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U.S. Customs and Border Protection already uses drones along the U.S.-Mexico border, and the FAA has granted several hundred permits to universities, police departments and other government agencies to use small, low-flying drones.

A future in which drones are as common in U.S. skies as piloted helicopters and airliners is a step closer with a government request for proposals to create six drone test sites around the country.

The Federal Aviation Administration (FAA) made the request on Feb. 14, 2013, kicking off what is anticipated to be an intense competition among states hoping to win one of the sites. The FAA also posted online a draft plan for protecting citizens’ privacy from the eyes in the sky. The plan would require each test site to follow federal and state laws and make a privacy policy publicly available.

Privacy advocates worry that a proliferation of drones will lead to a “surveillance society” in which the movements of citizens are routinely monitored, tracked, recorded and scrutinized by the authorities.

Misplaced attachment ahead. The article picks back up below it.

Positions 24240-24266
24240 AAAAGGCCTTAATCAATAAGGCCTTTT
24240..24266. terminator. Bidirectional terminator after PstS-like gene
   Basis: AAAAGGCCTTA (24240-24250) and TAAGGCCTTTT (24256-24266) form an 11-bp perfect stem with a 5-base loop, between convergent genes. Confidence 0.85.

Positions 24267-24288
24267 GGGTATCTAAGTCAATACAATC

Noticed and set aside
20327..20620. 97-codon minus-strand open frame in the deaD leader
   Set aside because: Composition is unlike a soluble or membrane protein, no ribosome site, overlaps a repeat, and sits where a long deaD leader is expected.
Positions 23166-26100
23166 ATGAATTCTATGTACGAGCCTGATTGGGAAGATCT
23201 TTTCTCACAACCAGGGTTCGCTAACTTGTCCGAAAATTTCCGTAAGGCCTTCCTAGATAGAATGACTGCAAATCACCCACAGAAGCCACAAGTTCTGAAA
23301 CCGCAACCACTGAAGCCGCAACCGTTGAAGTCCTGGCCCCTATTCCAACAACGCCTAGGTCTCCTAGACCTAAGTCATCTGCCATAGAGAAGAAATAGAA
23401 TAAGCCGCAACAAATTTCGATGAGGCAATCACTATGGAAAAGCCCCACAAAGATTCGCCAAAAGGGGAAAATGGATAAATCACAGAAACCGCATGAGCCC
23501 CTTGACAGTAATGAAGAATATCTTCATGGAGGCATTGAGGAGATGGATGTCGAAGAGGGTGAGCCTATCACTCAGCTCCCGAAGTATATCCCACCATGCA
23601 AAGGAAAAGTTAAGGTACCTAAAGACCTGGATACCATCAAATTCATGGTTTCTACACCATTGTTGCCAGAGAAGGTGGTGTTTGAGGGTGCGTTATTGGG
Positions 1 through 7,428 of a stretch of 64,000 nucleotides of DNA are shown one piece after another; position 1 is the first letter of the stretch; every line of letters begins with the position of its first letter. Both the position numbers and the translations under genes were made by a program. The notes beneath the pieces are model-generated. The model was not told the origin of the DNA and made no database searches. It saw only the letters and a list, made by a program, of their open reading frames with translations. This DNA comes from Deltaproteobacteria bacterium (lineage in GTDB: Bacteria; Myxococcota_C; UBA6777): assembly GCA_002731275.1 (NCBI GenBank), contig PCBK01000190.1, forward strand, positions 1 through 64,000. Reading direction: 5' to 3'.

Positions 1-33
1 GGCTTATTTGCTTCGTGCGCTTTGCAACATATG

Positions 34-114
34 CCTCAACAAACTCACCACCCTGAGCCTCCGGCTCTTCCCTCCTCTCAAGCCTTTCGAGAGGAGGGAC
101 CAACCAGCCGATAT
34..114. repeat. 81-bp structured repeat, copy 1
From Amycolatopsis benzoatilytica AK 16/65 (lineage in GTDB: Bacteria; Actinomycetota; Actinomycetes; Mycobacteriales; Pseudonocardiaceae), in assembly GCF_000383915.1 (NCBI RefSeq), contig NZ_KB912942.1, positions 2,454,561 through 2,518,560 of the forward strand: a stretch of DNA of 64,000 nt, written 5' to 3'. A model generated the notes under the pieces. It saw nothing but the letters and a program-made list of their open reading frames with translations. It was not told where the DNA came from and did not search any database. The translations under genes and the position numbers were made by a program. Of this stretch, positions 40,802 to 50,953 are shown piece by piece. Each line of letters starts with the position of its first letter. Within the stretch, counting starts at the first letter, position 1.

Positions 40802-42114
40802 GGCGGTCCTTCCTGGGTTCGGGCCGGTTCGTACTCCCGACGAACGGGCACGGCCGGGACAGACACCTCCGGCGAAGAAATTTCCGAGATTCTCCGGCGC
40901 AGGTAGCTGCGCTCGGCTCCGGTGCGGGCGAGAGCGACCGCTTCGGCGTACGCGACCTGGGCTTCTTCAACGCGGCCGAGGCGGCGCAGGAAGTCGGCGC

Potential civilian users are as varied as the drones themselves. Power companies want them to monitor transmission lines. Farmers want to fly them over fields to detect which crops need water. Ranchers want them to count cows. Film companies want to use drones to help make movies. Journalists are exploring drones’ newsgathering potential.

The FAA plans to begin integrating drones starting with small aircraft weighing less than about 55 pounds. The agency forecasts an estimated 10,000 civilian drones will be in use in the United States within five years. The FAA is required by a law enacted a year ago to develop sites where civilian and military drones can be tested in preparation for integration into U.S. airspace that's currently limited to manned aircraft.

The law also requires that the FAA allow drones wide access to U.S. airspace by 2015, but the agency is behind schedule. The test sites are planned to evaluate what requirements are needed to ensure the drones don't collide with planes or endanger people or property on the ground. Remotely controlled drones don't have a pilot who can see other aircraft the way an onboard plane or helicopter pilot can.

Image courtesy of U.S. Customs and Border Protection.

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